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Two classes combined for a trip to Pine Point Beach in Scarboro, Maine to clean a 2 mile stretch of beach. Each participant (students and staff) filled ten gallon bags of trash and properly disposed of them. Prior learning included internet research on most common pollutants/trash found on beaches throughout the U.S. Activity confirmed research findings.
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We decided to help animals at a local shelter because we all really like animals. Our main goals were to help animals. We learned how important it is to spay and nueter pets. We all got together and made about 30 blankets for the animals. We also collected about 100 tennis balls for the dogs there. We went to the animal shelter and gave them the blankets and balls. We got to play with the cats and see the dogs.
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This was our ongoing project. We researched and learned about global warming. We learned about the impact of cars on the environment. We collected data on how many cars were idling in our school parking lot. We put together a report and presented it to the school administration. We are planning on raising money to buy signs that say that the school is a no idling zone. "Students care about their air." The school administration approved of our plan.
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I have collected and recycled unclaimed aluminum for the last four years and have donated all the proceeds. To date I have recycled over 22,963 pounds of unclaimed aluminum destined for landfills. Our local Habitat for Humanity has recieved over 11,000 and 1,000 has been donated to The Ark, a no-kill animal shelter. Another 5,000 has been donated in materials and supplies to a local animal sanctuary.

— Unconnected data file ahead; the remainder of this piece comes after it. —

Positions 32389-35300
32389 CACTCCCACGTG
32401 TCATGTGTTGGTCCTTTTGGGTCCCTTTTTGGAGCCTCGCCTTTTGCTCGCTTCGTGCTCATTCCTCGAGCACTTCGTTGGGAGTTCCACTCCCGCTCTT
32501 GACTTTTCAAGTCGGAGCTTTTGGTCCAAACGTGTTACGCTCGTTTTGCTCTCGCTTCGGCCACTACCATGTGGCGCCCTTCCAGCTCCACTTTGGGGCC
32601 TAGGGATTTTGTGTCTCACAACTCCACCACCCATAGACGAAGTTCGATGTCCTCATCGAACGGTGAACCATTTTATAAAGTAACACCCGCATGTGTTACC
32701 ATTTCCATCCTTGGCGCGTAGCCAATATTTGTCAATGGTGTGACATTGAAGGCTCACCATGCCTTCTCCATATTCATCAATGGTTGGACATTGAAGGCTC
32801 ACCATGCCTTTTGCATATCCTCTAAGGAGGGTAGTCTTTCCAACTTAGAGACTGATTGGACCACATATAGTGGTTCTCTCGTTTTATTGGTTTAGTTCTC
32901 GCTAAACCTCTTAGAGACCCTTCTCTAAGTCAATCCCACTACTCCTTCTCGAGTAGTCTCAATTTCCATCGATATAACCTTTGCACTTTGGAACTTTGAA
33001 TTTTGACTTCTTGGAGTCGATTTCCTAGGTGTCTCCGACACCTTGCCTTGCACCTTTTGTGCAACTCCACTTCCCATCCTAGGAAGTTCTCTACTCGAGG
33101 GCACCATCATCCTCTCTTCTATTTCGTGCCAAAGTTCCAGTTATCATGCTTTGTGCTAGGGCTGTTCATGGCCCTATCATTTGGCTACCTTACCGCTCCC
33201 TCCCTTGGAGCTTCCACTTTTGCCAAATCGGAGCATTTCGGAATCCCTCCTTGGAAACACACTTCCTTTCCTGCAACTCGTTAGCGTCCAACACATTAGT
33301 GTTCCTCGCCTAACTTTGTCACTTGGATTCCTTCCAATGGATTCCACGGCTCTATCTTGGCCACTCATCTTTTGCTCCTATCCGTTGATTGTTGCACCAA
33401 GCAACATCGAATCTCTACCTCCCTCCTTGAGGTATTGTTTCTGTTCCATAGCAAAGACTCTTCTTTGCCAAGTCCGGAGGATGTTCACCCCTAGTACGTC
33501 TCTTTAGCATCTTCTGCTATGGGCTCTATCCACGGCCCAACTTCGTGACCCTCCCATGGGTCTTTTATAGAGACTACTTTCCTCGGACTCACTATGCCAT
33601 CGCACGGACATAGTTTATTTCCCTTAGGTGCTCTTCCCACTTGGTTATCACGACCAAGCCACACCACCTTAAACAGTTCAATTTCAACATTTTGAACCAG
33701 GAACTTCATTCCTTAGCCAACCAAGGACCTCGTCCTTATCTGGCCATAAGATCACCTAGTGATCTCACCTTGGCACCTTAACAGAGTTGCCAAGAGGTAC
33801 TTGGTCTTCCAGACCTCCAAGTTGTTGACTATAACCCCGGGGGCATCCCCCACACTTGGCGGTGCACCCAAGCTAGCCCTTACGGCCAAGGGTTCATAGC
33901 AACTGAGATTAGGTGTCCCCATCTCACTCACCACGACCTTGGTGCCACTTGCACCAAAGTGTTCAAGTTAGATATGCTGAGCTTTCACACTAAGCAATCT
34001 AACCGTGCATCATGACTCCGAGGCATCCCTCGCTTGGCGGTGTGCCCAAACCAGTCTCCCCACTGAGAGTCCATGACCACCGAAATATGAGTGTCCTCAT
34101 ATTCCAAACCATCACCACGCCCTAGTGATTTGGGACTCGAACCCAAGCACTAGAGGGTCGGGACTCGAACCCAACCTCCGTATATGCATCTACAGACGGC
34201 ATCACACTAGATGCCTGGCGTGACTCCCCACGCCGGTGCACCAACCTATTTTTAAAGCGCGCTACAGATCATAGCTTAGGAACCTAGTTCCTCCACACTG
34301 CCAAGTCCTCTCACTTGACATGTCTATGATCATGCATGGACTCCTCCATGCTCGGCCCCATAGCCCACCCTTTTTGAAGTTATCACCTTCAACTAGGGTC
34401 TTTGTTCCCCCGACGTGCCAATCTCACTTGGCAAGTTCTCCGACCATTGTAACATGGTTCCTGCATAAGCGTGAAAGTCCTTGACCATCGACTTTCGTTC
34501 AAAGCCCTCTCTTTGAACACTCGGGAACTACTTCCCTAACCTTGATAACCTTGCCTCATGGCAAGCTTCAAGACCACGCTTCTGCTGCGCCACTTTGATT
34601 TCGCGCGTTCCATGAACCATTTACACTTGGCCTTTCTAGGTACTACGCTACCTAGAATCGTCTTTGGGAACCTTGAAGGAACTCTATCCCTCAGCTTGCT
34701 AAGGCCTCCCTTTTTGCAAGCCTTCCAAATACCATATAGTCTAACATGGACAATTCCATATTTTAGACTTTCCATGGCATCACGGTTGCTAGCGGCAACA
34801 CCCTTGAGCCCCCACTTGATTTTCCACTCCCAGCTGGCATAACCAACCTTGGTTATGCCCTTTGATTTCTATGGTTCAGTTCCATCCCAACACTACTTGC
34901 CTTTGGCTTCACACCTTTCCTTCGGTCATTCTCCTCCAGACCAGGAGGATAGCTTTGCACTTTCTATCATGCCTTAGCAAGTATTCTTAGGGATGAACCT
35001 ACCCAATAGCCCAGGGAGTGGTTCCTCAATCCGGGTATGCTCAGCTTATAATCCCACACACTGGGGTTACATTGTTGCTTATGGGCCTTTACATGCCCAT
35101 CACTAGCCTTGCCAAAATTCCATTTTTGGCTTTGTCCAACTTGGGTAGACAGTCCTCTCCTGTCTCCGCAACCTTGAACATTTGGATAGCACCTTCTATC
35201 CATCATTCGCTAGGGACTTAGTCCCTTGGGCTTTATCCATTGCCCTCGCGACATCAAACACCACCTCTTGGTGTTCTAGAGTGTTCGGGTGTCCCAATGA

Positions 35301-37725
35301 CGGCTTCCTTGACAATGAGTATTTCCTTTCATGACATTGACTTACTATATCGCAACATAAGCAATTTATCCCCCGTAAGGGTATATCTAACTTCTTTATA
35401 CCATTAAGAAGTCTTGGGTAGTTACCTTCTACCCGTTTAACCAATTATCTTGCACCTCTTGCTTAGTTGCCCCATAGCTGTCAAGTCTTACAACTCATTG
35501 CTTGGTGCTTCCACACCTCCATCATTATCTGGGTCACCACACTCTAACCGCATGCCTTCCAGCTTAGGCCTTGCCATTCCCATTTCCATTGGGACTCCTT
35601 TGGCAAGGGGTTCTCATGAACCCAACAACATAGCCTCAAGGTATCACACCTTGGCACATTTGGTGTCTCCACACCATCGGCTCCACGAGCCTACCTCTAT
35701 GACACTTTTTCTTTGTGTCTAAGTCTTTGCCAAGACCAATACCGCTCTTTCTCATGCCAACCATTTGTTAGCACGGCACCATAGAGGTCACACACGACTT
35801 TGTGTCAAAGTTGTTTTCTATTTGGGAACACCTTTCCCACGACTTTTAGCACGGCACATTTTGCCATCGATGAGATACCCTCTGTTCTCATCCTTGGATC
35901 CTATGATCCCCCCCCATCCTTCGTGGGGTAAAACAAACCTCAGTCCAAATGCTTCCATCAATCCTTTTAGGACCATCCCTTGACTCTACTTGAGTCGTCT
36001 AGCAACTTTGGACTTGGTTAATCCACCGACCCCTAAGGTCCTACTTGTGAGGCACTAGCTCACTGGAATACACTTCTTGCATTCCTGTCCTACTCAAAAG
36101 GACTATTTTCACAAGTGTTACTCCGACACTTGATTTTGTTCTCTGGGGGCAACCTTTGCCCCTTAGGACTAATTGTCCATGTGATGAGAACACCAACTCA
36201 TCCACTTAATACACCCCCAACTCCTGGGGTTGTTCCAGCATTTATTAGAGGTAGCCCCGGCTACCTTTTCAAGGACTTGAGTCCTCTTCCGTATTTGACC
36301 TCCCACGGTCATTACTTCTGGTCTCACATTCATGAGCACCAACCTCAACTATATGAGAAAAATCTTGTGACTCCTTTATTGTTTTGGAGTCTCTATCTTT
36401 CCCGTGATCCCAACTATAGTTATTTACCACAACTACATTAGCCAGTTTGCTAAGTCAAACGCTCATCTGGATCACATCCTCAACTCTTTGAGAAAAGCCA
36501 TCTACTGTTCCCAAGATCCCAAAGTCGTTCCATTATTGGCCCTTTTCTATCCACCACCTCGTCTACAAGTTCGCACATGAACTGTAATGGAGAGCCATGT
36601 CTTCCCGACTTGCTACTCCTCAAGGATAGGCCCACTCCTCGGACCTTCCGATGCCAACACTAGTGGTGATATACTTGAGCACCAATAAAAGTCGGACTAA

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We made catnip cat toys out of recycled socks. We collected old/mismatched socks. In the fall, we tried to grow catnip to fill the socks, but it didn't grow. So, a teacher brought in organic catnip that she had been growing. We dried it and rubbed the dried leaves off of the stems. We had after school time to fill the socks and tie off the ends. (We sold some of them to raise money to buy Braille books for children in Ethiopia) and then some of the catnip toys we gave to Little Guild Animal Shelter that is across the street from our school. This is an ongoing project because we continue to collect pet food, blankets and supplies for the animals at the shelter every year. They do not euthanize their animals, so they have a particularly large cat population which is why we wanted to do a cat toy project this year.